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Code-Breakers: Bletchley Park’s Lost Heroes



Today on Far Future Horizons we present the BBC documentary film Code-Breakers: Bletchley Park’s Lost Heroes.

The stunning achievements of mathematical whiz Bill Tutte, combined with the engineering genius of British General Post Office (GPO) engineer Tommy Flowers, were to change the course of the Second World War and usher in the age of computers.




Code-breakers: Bletchley Park's Lost Heroes reveals how the talented Bill Tutte was responsible for what experts have described as the single most important intellectual feat of World War Two – without this work, D-Day would never have happened.


Colossus and two operators from the Women’s Royal Naval Service, Dorothy Du Boisson (left) and Elsie Booker. Tutte’s code breaking skill and Flowers’ engineering expertise gave rise to Colossus, the world’s first programmable computer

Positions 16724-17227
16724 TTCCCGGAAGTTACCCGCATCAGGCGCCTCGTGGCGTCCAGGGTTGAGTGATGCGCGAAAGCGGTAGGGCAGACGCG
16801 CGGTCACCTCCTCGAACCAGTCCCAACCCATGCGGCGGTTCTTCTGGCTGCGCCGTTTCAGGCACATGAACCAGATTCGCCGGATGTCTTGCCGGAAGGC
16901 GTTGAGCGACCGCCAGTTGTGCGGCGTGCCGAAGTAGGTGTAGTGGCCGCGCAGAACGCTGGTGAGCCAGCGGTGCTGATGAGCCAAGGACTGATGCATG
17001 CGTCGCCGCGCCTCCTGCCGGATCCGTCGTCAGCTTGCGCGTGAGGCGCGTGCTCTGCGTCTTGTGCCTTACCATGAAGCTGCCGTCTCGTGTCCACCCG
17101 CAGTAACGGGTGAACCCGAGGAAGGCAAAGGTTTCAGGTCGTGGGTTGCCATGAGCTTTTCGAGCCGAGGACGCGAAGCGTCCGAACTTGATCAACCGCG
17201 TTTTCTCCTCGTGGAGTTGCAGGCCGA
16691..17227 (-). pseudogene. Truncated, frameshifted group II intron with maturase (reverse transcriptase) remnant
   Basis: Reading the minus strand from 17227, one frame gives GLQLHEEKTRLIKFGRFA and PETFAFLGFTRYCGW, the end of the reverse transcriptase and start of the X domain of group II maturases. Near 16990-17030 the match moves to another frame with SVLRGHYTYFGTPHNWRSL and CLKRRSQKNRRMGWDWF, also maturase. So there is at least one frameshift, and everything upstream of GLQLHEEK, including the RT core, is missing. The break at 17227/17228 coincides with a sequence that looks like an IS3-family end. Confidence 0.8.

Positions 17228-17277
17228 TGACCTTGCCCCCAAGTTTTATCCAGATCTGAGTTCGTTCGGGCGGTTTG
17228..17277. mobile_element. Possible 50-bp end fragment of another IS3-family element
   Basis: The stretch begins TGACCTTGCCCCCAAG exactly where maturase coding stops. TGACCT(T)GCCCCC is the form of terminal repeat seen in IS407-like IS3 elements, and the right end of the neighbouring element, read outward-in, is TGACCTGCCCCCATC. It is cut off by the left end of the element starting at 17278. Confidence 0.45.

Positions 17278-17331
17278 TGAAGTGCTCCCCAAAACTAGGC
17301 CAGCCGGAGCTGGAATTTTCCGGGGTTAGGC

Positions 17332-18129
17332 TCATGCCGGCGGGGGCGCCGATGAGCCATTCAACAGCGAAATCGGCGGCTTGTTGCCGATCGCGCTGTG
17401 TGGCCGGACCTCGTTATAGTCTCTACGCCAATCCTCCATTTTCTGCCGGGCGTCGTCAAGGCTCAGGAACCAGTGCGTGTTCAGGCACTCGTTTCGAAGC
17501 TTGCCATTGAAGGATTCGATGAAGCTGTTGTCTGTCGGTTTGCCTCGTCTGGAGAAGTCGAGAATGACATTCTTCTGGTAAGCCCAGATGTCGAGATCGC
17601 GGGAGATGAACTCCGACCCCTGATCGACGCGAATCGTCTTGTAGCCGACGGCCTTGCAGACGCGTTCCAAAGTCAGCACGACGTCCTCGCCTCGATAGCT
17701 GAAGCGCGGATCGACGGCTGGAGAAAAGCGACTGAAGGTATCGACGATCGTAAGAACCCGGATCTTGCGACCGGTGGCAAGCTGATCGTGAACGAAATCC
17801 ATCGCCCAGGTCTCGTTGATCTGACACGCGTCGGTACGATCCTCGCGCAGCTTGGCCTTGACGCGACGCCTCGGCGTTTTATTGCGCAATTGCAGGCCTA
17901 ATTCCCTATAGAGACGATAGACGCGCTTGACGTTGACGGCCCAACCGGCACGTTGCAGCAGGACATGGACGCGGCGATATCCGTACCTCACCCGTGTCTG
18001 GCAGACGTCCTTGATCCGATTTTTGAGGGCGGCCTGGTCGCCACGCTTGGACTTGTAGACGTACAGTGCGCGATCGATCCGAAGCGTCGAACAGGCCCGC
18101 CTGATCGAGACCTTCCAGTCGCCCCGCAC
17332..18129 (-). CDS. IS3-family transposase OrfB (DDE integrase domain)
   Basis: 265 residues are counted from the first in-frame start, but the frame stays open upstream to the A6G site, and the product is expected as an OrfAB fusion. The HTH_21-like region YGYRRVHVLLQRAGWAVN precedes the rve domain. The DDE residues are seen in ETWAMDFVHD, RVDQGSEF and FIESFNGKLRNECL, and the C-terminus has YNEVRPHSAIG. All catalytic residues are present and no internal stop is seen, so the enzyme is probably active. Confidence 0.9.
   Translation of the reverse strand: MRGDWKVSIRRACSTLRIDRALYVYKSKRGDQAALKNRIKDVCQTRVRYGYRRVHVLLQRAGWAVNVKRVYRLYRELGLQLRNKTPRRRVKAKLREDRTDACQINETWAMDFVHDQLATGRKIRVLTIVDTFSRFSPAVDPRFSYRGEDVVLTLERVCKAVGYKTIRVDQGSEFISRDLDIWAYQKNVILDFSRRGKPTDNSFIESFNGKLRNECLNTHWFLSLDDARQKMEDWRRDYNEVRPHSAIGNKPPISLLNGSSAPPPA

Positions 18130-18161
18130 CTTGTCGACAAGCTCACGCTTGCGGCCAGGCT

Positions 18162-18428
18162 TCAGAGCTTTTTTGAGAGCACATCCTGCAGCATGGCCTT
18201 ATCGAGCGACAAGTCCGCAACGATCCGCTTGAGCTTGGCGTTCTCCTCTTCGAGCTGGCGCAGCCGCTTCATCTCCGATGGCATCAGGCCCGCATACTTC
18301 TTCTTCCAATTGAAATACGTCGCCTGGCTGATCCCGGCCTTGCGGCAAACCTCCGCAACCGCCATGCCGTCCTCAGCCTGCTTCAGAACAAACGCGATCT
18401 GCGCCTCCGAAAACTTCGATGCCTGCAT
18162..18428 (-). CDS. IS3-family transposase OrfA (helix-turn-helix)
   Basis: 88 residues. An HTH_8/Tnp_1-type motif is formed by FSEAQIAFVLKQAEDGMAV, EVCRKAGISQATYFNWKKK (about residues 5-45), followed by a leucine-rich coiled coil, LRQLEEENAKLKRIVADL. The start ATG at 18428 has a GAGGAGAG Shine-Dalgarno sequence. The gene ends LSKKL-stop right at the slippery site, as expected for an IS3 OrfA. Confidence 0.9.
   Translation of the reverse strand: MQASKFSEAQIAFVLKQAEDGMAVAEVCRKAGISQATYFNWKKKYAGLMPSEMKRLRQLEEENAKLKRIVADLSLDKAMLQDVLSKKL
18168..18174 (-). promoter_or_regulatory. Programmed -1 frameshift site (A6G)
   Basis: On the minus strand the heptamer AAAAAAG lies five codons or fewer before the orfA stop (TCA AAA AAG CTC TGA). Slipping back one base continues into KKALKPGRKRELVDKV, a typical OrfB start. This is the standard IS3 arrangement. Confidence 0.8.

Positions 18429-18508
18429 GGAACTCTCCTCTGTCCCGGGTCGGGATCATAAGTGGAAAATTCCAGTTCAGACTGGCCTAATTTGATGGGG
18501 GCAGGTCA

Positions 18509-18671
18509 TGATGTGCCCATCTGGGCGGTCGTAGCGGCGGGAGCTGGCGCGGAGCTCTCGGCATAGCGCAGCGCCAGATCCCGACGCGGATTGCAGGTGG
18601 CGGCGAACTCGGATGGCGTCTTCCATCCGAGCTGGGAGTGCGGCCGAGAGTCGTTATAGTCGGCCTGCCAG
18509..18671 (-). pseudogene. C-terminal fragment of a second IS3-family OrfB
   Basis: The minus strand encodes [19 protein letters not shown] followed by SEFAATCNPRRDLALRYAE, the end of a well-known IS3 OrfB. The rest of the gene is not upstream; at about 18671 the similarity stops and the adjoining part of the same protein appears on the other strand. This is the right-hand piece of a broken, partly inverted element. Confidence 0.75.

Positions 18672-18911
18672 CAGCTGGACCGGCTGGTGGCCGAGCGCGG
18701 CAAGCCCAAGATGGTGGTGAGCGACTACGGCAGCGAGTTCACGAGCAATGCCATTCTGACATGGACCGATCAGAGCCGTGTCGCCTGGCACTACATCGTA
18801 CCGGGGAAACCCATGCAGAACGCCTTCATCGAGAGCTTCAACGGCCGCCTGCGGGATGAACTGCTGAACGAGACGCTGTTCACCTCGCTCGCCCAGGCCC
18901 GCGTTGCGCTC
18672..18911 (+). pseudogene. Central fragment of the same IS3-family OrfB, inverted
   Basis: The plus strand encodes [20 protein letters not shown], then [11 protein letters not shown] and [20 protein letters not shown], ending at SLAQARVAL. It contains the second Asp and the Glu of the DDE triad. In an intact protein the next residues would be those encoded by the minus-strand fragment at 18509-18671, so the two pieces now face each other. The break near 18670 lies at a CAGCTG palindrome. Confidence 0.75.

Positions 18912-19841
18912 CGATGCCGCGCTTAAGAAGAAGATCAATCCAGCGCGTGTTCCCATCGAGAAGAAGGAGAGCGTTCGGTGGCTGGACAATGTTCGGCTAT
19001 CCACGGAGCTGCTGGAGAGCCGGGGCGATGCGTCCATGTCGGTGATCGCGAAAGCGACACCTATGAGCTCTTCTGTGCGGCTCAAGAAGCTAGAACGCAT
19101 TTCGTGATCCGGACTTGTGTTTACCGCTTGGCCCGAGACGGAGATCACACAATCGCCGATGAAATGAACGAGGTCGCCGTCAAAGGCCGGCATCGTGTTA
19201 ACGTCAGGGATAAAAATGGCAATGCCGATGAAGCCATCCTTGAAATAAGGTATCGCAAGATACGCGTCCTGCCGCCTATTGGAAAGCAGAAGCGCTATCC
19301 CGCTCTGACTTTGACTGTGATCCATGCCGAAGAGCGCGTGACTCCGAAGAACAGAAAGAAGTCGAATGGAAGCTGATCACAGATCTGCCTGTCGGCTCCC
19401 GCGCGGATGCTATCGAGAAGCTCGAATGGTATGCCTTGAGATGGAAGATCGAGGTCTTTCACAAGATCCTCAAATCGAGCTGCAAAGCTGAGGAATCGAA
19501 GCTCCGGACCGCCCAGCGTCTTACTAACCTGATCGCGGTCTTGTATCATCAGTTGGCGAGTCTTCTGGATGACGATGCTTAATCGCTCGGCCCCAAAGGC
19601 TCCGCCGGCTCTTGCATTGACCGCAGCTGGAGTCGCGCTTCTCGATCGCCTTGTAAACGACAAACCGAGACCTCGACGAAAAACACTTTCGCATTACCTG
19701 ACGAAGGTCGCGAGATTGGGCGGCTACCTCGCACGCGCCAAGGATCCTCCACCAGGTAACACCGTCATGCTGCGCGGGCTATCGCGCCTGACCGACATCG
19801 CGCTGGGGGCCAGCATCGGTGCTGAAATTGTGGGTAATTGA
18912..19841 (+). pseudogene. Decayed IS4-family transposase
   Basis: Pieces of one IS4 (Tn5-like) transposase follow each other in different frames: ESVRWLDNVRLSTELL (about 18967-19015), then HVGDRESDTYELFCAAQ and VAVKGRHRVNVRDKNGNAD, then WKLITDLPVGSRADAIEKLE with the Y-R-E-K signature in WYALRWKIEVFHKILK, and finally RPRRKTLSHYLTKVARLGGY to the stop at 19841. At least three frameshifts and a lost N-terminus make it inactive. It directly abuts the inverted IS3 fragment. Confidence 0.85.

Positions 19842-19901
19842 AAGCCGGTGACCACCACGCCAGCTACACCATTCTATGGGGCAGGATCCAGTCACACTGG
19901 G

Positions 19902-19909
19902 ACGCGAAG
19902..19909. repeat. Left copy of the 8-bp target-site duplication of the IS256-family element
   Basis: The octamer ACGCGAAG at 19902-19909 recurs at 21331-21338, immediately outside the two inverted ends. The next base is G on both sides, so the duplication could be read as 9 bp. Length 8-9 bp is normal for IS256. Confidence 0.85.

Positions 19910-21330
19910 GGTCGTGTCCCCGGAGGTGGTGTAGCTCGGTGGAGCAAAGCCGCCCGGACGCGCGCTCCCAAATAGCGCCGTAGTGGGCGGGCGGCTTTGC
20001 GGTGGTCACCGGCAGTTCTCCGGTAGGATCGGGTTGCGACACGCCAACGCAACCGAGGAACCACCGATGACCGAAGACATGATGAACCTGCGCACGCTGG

His breathtaking genius was exploited by an amazing array of talent at BletchleyPark, the UK’s top secret intelligence base, who then broke into Hitler’s own communications network, changing the War and the world.


Bill Tutte


But unlike the well-documented story of the cracking of the Enigma code, their work in deciphering the codes of the more complicated Lorenz machine was hidden from public view.

British engineer Tommy Flowers

At the time, neither man was credited with this work as it was covered by the Official Secret Act – Tutte in particular was essentially buried as the official history of Bletchley began to emerge, but continued to work in secret for his government right through the Cold War.


This was a man who did extraordinary things and was ahead of his time, but who put duty above personal glory, and died without ever being honored by his own country.

Code-Breakers: Bletchley Park’s Lost Heroes

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